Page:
- How many individuals are known to be living in the West Midlands suspected of at least one or more of the below crimes in Rwanda in 1994:
– Genocide or crime against humanity (Home Office code 1/1) (International Criminal Court Act 2001 Sec 51 & 53)
– Attempted genocide or crime against humanity (Home Office code 2) (International Criminal Court Act 2001 Sec 52. 53 & 55)
– Conspiring, aiding, abetting, counselling, procuring or inciting commission of genocide or crime against humanity (Home Office code 3/2) (International Criminal Court Act 2001 Sec 52, 53 & 55)
– Concealing commission of genocide or crime against humanity (Home Office code 3/3) (International Criminal Court Act 2001 Sec 52, 53 & 55)
Section 1 of the Freedom of Information Act 2000 (FOIA) places two duties on public authorities. Unless exemptions apply, the first duty at Section 1(1)(a) is to confirm or deny whether the information specified in a request is held. The second duty at Section 1(1)(b) is to disclose information that has been confirmed as being held. Where exemptions are relied upon Section 17 of FOIA requires that we provide the applicant with a notice which a) states that fact b) specifies the exemption(s) in question and c) state (if that would not otherwise be apparent) why the exemptions apply.
West Midlands Police (WMP) neither confirms nor denies that it holds information relevant to this request by virtue of Section 23(5) Information supplied by or concerning certain Security Bodies; Section 24(2) National Security; Section 27(4) International Relations; Section 30(3) Investigations; Section 31(3) Law Enforcement and Section 40(5) Personal Information
Section 23 is an absolute class-based exemption and there is no requirement to conduct a harm or public interest test.
Sections 24, 27, and 31 are prejudice based qualified exemptions and there is a requirement to articulate the harm that would be caused in confirming or denying that any other information is held as well as carrying out a public interest test.
Section 30 requires a public interest test only.
Harm for the partial NCND
As you may be aware, disclosure under FOIA is a release to the public at large. Whilst not questioning the motives of the applicant, confirming or denying that any information is held by forces would show areas of police vulnerability.
Although there is some information within the public domain regarding war criminals (see below link) any release under FOIA is a disclosure to the world, not just to the individual making the request.
Police forces work in conjunction with other agencies and information is freely shared in line with information sharing protocols. Modern day policing is intelligence-led and this is particularly pertinent with regard to both law enforcement and national security. The public expect police forces to use all powers and tactics available to them to prevent and detect crime or disorder and maintain public safety.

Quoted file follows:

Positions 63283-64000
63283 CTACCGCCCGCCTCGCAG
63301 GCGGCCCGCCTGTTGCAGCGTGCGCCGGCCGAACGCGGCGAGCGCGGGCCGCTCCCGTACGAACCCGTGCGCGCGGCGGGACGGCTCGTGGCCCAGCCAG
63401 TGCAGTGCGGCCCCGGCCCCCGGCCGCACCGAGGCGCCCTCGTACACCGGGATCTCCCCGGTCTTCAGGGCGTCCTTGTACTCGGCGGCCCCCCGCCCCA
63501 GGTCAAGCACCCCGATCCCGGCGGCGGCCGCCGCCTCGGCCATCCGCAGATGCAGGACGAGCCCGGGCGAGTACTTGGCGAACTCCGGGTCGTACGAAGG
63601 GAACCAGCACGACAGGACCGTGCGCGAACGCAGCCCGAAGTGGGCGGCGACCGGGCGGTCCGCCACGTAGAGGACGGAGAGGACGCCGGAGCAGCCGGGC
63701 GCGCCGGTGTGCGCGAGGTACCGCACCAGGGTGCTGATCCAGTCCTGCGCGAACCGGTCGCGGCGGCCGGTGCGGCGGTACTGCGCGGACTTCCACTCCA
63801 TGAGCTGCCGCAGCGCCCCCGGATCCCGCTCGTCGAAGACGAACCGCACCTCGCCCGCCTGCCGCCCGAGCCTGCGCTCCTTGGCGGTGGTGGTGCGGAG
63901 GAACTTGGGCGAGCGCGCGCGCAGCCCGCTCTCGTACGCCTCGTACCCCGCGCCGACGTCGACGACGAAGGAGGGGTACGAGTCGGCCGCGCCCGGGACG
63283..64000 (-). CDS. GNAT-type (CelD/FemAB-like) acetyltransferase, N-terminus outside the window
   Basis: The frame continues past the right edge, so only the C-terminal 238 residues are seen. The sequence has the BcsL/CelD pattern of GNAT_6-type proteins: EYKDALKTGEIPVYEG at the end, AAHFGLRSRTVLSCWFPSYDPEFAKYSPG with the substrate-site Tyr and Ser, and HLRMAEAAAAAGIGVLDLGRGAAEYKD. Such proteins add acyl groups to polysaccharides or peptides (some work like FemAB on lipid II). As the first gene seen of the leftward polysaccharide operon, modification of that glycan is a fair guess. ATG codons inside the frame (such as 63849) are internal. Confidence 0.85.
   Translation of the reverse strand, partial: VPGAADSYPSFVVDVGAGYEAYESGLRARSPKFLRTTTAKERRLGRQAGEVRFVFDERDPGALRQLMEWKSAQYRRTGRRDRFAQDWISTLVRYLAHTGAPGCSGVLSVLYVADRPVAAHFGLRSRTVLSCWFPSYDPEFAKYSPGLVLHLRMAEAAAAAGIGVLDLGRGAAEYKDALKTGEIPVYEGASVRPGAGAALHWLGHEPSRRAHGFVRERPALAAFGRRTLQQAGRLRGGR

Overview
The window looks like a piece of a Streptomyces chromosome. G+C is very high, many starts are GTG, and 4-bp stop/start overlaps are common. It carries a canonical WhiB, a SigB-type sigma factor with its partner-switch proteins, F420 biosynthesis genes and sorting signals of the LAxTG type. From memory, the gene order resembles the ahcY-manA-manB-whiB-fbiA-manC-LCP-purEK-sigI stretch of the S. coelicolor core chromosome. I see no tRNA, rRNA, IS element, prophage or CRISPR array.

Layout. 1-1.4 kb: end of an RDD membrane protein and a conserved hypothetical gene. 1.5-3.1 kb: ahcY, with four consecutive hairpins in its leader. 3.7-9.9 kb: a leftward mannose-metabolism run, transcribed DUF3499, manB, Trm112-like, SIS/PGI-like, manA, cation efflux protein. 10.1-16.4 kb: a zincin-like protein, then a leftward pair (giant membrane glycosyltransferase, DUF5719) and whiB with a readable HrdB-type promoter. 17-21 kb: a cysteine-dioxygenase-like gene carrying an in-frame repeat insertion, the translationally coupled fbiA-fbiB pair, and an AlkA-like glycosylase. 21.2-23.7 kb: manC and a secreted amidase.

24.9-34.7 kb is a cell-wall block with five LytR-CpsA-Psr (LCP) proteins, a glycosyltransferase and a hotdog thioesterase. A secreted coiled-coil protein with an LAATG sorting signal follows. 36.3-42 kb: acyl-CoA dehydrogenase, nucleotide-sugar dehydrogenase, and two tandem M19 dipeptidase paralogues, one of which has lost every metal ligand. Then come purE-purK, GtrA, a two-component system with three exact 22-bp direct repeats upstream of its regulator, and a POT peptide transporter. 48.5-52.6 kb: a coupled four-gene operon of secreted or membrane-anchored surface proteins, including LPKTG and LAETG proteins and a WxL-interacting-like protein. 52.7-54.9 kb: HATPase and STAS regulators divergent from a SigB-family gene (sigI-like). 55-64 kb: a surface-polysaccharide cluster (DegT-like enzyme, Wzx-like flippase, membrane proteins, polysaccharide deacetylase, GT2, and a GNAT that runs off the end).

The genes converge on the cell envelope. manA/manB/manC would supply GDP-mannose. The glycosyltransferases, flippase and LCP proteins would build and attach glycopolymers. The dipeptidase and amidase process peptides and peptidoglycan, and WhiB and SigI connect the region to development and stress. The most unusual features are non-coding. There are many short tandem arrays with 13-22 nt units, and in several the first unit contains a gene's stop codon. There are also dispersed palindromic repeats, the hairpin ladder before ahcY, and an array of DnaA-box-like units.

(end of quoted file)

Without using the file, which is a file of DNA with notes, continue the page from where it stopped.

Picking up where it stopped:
It is vital that the police have the ability to work together, where necessary covertly, to obtain intelligence within current legislative frameworks to assist in the investigative process to ensure the successful arrest and prosecution of offenders.
To achieve this goal, it is vitally important that information sharing takes place between police officers, members of the public, police forces as well as other security law enforcement bodies within the United Kingdom and abroad.
Any information identifying the focus of policing activity could be used to the advantage of terrorists or criminal organisations. Information that undermines the operational integrity of these activities will adversely affect public safety and have a negative impact on both national security and law enforcement.
Factors favouring Neither Confirming Nor Denying for Section 24
The information if held simply relates to national security and confirming or denying whether it is held would not actually harm it. The public are entitled to know what public funds are spent on and what security measures are in place, and by confirming or denying whether any other information regarding the location of war criminals would lead to a better-informed public.
Factors against Neither Confirming Nor Denying for Section 24
By confirming or denying whether any other information is held would render Security measures less effective. This would lead to the compromise of ongoing or future operations to protect the security or infra-structure of the UK and increase the risk of harm to the public.
Factors favouring confirmation or denial for S27
There is a clear public interest in making appropriate information available to the public. The release of such information would act to reinforce the commitment of the police service to investigate, as an open and transparent organisation, serving to maintain public confidence police service. Moreover, use of public money as well as the income generated by public bodies is also a matter of strong public interest.